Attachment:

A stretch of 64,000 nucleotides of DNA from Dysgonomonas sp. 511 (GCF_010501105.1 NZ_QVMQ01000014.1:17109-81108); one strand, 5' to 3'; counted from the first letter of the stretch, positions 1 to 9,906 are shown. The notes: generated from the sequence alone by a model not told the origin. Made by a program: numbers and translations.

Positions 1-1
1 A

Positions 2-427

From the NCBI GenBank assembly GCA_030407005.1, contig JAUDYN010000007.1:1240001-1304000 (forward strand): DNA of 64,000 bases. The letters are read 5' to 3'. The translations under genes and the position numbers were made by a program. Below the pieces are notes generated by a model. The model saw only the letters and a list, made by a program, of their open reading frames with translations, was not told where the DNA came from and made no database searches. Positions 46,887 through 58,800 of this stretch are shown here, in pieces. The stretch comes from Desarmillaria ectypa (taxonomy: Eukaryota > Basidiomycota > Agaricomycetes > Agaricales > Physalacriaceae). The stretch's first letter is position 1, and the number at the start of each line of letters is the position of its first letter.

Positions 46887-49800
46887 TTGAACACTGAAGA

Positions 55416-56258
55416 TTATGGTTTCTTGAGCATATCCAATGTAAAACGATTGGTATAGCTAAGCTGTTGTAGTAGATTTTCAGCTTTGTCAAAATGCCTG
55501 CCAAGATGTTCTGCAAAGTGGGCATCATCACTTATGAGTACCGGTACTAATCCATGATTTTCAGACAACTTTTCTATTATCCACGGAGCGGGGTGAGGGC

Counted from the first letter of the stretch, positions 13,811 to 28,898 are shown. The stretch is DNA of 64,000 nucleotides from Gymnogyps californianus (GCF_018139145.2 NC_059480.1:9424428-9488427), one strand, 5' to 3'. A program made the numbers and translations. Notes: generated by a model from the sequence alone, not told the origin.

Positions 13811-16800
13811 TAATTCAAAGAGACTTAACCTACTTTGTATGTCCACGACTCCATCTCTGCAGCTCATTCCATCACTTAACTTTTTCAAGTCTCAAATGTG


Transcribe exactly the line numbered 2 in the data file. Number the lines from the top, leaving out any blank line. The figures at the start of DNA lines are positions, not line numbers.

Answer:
Positions 1-1